What if? An optimistic plan for a 2014 Cubs contender

What if? An optimistic plan for a 2014 Cubs contender

What combination of things would have to happen to make 2014 an interesting season to watch at the major league level?  I am not talking about winning a postseason spot in a division with two 90 win teams (Cardinals and Pirates) and another quality foe (Reds). I am talking about what would have to happen to make this team interesting to watch through the regular season. What needs to happen for this team to finish above .500, even if only slightly?

Well, as a starting point we need to examine where the Cubs roster currently stands. The Cubs won 66 games last season, but by run differentials and WAR should have been anywhere from 5 to 10 wins better than that. However, the roster that accumulated those statistics is not the team heading into 2014. Based on Steamer projection (h/t Myles at Obstructed View) the current roster should win  about 72 games. That seems like a reasonable starting point for analysis.

What if the Cubs land Masahiro Tanaka?

Darn it.

Darn it.

Oh.  Never mind.  It sure would’ve been fun though!  We could have used more mileage from our NORAD Tanaka Tracker.  The money that’s not going to Tanaka now can probably be used for other pitchers this offseason (Paul Maholm, part two, perhaps) or can be saved for next offseason when some very attractive names get to the market.  However, not having a guy like Tanaka at the front of the rotation does hurt a bit.  It’s not insurmountable, but it certainly stings.  This may or may not affect the trade situation for Jeff Samardzija etc., which we’ll talk about below.  We wont even talk too much about the rooftops, let’s just say we hope they lose.

What if Starlin Castro goes back to being Starlin Castro?

By all rights, Castro had a horrible season last year although he did show some improvement on defense.  If Castro can show some positive regression towards his two-time All-Star form (heck, even 2012 Starlin would do), while maintaining his progress on defense, we could be looking at a two-to-three win player again.  This would, of course, be an improvement of two-to-three wins overall for the team, as Castro was below replacement level in 2013.  The upshot: he’s still young, he’s growing into his body, he’s getting in shape, and he can still make good contact with the ball.  There’s little reason not to trust he’ll make some improvements from last season.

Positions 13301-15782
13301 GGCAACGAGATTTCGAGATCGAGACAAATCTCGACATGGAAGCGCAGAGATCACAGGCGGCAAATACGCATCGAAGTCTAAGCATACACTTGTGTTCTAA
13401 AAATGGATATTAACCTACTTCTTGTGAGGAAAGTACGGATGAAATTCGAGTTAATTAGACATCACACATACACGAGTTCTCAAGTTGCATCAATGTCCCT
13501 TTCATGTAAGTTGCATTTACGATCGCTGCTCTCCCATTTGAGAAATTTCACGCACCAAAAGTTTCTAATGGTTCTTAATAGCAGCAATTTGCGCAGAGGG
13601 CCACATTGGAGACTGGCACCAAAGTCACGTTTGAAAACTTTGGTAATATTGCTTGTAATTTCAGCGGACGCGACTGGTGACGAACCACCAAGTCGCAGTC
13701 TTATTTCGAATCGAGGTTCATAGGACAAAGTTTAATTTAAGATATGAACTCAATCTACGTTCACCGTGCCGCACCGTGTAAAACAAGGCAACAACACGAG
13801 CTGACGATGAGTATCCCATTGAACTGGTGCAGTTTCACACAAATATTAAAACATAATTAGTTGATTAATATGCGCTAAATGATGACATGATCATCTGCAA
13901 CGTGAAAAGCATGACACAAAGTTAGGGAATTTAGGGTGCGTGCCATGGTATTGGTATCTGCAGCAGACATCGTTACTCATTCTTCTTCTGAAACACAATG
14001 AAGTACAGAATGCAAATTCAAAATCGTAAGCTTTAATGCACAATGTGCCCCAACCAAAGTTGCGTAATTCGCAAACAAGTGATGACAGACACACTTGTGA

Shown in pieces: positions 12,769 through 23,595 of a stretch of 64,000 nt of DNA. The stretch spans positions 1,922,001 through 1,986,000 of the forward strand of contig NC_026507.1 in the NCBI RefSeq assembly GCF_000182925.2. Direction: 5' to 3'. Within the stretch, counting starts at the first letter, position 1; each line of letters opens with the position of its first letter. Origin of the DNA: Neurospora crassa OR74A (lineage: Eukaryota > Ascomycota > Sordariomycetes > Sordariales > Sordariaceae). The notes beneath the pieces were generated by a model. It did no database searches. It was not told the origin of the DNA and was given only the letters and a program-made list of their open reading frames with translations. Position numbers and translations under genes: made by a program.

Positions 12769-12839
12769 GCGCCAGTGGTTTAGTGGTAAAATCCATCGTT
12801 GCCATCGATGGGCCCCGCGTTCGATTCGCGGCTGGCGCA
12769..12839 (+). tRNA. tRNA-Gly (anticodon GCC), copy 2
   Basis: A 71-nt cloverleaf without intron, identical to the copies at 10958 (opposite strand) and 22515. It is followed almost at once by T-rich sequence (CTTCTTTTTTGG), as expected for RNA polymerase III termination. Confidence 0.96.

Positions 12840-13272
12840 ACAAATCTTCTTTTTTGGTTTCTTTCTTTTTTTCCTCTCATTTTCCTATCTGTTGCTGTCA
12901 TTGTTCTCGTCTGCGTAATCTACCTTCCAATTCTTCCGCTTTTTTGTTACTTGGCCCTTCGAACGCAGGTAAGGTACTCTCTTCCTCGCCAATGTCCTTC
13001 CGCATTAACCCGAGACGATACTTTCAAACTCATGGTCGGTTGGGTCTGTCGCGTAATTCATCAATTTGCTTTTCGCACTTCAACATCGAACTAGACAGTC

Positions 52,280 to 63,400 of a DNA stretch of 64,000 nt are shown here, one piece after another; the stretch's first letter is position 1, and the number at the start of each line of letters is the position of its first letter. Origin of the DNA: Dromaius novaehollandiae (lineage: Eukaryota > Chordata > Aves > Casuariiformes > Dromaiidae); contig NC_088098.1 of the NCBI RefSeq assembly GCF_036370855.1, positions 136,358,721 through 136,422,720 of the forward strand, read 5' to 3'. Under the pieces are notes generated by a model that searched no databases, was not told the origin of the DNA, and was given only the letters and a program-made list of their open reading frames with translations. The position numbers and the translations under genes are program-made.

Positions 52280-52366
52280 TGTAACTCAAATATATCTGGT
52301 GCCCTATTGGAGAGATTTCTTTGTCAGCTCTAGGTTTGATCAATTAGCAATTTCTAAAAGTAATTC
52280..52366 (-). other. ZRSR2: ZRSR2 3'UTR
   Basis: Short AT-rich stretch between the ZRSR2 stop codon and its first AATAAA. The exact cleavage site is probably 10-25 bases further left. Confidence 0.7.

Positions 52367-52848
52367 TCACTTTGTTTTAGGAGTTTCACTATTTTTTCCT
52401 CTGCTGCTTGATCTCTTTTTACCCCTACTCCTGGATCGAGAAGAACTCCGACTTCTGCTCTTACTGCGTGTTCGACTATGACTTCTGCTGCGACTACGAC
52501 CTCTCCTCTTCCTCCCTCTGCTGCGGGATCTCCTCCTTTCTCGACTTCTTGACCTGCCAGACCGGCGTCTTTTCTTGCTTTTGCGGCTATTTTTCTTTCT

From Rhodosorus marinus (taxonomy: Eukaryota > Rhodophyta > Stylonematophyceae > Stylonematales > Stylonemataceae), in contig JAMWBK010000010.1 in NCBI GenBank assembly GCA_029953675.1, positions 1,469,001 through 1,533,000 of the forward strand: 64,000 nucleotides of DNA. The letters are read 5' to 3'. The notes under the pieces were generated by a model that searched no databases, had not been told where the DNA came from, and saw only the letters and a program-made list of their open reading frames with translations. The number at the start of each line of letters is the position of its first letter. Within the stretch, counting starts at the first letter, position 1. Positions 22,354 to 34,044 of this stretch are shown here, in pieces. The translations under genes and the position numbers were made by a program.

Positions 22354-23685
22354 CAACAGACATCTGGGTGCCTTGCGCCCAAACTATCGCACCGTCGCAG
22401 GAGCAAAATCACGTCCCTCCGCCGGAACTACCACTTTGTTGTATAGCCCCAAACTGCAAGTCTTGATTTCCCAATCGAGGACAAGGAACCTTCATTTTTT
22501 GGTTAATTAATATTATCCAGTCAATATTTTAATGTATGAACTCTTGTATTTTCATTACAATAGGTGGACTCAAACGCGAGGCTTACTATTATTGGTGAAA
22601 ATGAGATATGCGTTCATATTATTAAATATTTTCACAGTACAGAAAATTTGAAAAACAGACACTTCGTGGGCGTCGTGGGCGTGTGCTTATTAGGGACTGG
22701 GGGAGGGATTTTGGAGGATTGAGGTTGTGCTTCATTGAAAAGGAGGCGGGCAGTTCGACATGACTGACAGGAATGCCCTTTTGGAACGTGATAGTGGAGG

What if Jeff Samardzija takes that step forward?

Assuming (big assuming) that the Cubs elect to keep Samardzija (possibly on an extension), we are hopeful that he makes good strides and heads up what should be a solid rotation.  It won’t be spectacular even if Samardzija approaches #2 or even #1 starter potential, but Samardzija has the ego and the drive to get to that point.  Samardzija has also said he wants to get to 230 innings pitched, and we have reason to believe the arm will hold out as he topped 200 innings for the first time last season..  At that juncture it’d just be a matter of filling in the gaps in the rotation past Samardzija, Travis Wood, and Edwin Jackson (see below).  A decent Samardzija gives us about 3 wins, a decent Wood gives us 2-3 (last season has “regression” written all over it, but we’ll see).

What if Edwin Jackson rebounds?

Edwin Jackson is what he is; a league average pitcher with occasional signs of dazzling stuff.  Considering the economics these days, the $52MM contract Jackson signed is pretty much right on the money for that type of pitcher.  On another team Jackson would have been a #4 or #5 starter (possibly would have been shifted back if the Cubs had landed Tanaka, *tear*).  If Jackson bounces back, we’re talking about a 2-3 win swing in value.  An in-house guy like Jake Arrieta, if he’s all he can be, could be a nice end-of-the-rotation guy to back up Jackson.